The killers of Baby P were yesterday put into segregated prison wings for their own safety after their identities were made public.
The names and photographs of Tracey Connelly and her boyfriend Steven Barker were revealed by the media yesterday after a High Court order preventing their details being published expired.
Now, The Independent understands that the pair have been moved away from other prisoners to minimise the possibility that they will be attacked by fellow inmates. Barker, 33, resides at HMP Wakefield – home to some of Britain's most dangerous prisoners – while Connelly, 28, is believed to have recently been moved to Low Newton prison in Co Durham.
She was in Holloway women's prison in north London, which housed Myra Hindley and Maxine Carr, but is said to have been moved ahead of her identity becoming public knowledge.
Harry Fletcher, the assistant general-secretary of the National Association of Probation Officers (Napo), said: "The first thing that would have happened this morning, the priority for the prison service, would have been to make sure that these two were put in segregation so that they could not be attacked by other prisoners. That would have been automatic.
"They were possibly on the wings, surrounded by other prisoners before, but now, with their pictures all over the papers, it is just not safe. They would have been moved to a vulnerable prisoners' wing."
While on remand in Belmarsh, during his second trial for rape, Barker was also segregated. His barrister told the court that he was being held in the same unit that had housed Ian Huntley.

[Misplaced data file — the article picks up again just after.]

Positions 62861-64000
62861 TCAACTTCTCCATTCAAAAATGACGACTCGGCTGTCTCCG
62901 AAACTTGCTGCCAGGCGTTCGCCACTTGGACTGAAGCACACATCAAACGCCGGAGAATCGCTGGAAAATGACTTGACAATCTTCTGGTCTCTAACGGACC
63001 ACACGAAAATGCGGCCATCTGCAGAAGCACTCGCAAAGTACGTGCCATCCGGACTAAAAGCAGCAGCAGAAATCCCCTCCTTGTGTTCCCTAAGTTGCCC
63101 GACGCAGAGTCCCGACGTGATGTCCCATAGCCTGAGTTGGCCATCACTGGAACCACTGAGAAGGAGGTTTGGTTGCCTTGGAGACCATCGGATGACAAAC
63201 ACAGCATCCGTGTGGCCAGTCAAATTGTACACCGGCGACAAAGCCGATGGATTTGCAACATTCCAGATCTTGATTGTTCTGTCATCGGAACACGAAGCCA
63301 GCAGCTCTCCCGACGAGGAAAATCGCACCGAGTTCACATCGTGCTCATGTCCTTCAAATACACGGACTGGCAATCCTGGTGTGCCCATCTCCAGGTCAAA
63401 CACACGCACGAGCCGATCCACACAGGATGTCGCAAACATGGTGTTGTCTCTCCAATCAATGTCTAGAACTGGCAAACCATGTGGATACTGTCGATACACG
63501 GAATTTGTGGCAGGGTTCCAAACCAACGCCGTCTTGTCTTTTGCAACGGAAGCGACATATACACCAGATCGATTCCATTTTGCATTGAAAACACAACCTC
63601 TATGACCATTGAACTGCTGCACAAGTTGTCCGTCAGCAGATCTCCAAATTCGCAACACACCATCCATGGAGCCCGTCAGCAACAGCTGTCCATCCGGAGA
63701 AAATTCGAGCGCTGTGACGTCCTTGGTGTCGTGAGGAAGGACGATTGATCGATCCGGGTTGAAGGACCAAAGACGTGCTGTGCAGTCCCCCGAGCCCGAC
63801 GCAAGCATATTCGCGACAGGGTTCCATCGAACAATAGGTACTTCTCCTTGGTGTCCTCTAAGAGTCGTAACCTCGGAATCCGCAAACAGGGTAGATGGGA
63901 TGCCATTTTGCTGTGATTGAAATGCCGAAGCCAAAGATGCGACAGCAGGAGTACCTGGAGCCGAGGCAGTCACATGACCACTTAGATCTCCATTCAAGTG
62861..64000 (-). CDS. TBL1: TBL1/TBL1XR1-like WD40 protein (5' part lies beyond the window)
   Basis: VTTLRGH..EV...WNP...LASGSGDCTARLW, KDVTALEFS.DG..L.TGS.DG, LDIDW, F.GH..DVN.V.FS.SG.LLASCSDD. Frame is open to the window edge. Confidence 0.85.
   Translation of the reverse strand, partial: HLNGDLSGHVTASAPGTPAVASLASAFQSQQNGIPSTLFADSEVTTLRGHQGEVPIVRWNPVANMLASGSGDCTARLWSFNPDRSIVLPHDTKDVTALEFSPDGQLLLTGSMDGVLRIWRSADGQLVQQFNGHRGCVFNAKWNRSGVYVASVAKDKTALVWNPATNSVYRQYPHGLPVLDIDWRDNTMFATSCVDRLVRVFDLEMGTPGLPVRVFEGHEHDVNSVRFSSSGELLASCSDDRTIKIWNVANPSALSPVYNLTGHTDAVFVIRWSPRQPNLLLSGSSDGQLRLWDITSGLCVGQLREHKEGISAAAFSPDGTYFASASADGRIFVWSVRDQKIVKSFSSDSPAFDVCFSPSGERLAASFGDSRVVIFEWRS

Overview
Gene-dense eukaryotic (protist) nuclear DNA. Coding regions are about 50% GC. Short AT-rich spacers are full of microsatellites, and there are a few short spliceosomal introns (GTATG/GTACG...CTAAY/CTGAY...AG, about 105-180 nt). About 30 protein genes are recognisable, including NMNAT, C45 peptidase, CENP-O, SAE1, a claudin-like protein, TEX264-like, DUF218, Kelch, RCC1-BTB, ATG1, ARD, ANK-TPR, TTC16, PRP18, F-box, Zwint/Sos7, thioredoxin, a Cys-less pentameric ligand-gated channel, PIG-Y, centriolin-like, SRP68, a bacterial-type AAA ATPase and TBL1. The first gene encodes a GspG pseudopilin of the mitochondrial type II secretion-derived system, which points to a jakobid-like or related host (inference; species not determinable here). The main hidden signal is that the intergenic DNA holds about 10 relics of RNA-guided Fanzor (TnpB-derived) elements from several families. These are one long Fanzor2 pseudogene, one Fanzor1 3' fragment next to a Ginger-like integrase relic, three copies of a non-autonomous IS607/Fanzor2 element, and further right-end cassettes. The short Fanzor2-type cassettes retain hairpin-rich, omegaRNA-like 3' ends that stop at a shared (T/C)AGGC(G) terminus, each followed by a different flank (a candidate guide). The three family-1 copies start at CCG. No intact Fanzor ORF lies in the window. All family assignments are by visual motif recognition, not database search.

It was also suggested yesterday that all three of the child's killers, including Barker's brother Jason Owen, 37, could be given new identities and round the clock protection if they were released from prison.
Barker is serving a 12-year sentence for his part in the death of Peter Connelly, his girlfriend's son, who was known in court proceedings as Baby P. That sentence is running concurrently with a life sentence for the rape of a two-year-old girl. He will be eligible for parole in eight years.
Connelly is serving an indeterminate sentence of 10 years. She could be released in three years if she convinces the parole board she is no danger to children. Owen is serving an indeterminate three-year sentence. He will be eligible for parole in two years.
But, due to fears of vigilante attacks, they may get new names. It would be similar to the anonymity enjoyed by criminals such as Maxine Carr, Mary Bell and James Bulger's murderers, Jon Venables and Robert Thompson.
Mr Fletcher said: "People aren't going to forget the Baby P case. If they are released, the probation service and police will have no choice but to put in place a protection plan."